When Beverly Seward fatally shot Archie White once in the heart following an evening of violence in their North Laurel town house, there was "no question" she was suffering from battered woman's syndrome, according to the testimony of a forensic psychiatrist.

Dr. Ellen McDaniel, testifying for the defense yesterday at Seward's sentencing hearing in county Circuit Court, said that the couple's violent relationship created a "traumatic bond" that made it impossible for Seward to leave White when she had the chance.

"When she was given the opportunity to leave that evening, she was still bonded to Archie White and couldn't grab the moment," McDaniel said of the night of the shooting.

"Her taking the gun was directly related to her fear of being harmed by Archie White," McDaniel said.

Seward pleaded guilty in May to second-degree murder in the July 29, 1989, shooting of White, 37, whom she had lived with for 12 years. The state is seeking a sentence of 12 years.

Based on interviews with Seward, McDaniel concluded that she fit the profile of someone suffering from battered woman's syndrome. McDaniel testified that Seward felt so emotionally bonded to White she became convinced she couldn't leave the relationship or tell others about the abuse.

"Itbecomes very embarrassing and humiliating to tell friends and familyif one feels responsible for being mistreated and unloveable," McDaniel said.

In the last year of her relationship with White, the physical abuse intensified, McDaniel said.

Seward locked her bedroom door at night but occasionally White broke it open and demanded to have sex with her. After Seward had foot surgery in early 1989, White dragged Seward around their house by her good foot, McDaniel said.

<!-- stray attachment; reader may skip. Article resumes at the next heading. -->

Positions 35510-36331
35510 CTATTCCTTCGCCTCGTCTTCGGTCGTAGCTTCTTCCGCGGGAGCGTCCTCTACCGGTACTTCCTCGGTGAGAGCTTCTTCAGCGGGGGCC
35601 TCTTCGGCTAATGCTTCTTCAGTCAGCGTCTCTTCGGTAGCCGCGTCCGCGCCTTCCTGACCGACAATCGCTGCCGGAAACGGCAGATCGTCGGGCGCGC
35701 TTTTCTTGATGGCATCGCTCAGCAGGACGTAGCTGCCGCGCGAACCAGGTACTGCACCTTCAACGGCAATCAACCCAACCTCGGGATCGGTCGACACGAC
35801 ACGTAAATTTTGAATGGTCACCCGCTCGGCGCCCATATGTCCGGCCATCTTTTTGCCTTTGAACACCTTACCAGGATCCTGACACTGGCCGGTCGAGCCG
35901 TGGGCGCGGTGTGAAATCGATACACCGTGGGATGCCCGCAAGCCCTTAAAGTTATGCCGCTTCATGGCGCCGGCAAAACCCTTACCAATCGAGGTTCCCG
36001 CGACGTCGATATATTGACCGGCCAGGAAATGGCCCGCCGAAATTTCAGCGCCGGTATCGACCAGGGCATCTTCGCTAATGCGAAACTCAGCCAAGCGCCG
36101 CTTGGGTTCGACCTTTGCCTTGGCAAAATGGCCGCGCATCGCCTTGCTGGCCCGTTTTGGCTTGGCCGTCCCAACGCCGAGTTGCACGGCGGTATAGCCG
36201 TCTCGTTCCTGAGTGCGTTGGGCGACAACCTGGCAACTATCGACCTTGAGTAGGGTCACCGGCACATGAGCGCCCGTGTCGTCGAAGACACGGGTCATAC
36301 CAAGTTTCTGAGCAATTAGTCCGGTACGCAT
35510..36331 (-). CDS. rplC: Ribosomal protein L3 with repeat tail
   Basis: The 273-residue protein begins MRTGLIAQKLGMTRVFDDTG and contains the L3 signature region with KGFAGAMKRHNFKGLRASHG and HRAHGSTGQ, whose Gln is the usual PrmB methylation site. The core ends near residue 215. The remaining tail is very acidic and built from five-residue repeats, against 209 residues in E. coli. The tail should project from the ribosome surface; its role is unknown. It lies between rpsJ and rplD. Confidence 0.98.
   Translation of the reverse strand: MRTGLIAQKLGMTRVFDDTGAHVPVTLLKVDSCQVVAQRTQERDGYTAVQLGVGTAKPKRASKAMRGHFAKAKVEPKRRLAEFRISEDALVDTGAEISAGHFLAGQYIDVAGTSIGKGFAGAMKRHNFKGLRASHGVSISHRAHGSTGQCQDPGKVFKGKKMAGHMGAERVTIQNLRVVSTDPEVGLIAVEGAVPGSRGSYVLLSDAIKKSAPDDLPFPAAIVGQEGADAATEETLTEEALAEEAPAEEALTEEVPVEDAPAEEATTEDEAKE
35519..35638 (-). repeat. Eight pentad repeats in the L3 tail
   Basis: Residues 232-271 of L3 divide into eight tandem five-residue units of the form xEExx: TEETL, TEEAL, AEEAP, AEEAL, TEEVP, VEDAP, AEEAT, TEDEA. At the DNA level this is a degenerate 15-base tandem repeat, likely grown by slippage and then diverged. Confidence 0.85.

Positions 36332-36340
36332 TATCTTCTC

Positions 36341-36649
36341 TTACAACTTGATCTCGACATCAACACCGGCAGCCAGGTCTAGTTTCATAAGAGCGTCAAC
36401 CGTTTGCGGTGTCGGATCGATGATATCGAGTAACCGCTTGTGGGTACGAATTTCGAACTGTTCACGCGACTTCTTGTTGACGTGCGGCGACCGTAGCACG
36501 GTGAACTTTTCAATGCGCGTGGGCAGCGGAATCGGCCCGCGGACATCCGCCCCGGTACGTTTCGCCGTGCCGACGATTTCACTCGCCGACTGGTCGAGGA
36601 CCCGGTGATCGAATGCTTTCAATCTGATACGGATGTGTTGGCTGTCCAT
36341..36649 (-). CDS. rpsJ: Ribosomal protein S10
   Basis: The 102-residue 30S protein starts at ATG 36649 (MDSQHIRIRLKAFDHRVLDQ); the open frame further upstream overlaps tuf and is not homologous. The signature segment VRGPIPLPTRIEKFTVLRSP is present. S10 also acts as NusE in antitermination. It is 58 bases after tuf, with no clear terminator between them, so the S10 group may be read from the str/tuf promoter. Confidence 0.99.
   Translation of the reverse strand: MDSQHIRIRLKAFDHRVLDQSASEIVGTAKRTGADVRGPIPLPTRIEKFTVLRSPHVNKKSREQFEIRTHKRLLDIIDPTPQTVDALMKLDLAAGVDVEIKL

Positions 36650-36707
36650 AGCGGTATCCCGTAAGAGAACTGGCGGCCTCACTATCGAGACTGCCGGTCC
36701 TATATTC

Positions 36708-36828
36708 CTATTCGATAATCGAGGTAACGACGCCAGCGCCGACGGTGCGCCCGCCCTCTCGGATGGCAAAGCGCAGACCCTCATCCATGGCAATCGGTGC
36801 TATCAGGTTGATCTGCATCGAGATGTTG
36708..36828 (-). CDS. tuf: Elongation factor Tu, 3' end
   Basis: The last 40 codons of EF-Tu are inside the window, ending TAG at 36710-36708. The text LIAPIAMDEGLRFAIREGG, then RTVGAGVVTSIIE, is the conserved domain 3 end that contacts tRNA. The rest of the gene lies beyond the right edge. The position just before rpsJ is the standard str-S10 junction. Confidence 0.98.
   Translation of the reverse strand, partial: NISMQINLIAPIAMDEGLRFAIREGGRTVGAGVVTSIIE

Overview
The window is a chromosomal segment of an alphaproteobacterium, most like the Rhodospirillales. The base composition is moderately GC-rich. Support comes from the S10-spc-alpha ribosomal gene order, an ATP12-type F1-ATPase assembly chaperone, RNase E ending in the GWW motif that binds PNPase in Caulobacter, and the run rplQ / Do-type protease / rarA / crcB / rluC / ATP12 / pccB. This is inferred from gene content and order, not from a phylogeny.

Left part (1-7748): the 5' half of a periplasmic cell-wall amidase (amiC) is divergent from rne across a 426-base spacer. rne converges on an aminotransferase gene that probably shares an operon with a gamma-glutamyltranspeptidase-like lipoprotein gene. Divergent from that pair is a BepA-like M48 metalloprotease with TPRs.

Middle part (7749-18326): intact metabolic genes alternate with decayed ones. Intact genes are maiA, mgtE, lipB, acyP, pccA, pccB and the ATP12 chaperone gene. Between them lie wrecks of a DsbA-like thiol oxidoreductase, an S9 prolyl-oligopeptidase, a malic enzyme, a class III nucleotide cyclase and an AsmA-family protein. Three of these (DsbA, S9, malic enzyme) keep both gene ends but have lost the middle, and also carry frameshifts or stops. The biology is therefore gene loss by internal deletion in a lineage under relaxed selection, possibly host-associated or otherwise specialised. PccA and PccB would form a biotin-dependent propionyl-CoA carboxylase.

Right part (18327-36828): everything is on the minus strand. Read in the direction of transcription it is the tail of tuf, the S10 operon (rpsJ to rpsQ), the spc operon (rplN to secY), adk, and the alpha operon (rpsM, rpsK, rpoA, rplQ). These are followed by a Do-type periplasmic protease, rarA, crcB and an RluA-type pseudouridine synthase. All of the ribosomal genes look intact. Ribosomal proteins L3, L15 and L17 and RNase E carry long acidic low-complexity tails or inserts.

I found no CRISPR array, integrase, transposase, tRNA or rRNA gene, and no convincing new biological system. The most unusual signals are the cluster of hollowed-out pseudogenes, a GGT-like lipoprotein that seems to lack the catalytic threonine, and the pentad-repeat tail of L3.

Seward's sister, Barbara Culp, said that Seward came to her house in 1989 wearing sunglasses to hide her swollen face.

"She started talking about the problems Archie and she were having -- never physical abuse, just that she wanted to get out," Culp said.

McDaniel and other defense witnesses at the hearing, including Seward's family members, spoke of Seward's troubled background.

They testified that asa young girl, she was sexually abused by her father and other men inher neighborhood. Seward became pregnant at age 14 after she was raped and later became a heroin addict.

Senior assistant state's attorney Kate O'Donnell has disputed Seward's claims that she suffered from battered woman's syndrome. O'Donnell said that Seward has changed her story to fit the description of the syndrome.

The state will present testimony Thursday from a psychiatrist who, after interviewingSeward, concluded that she did not suffer from battered woman's syndrome.

The syndrome has become a controversial issue in recent years. Its supporters say it is a legitimate psychological condition, butcritics question the syndrome's credibility in the scientific community.

The state enacted a law this spring allowing expert testimonyabout the battered woman's syndrome in state courts.

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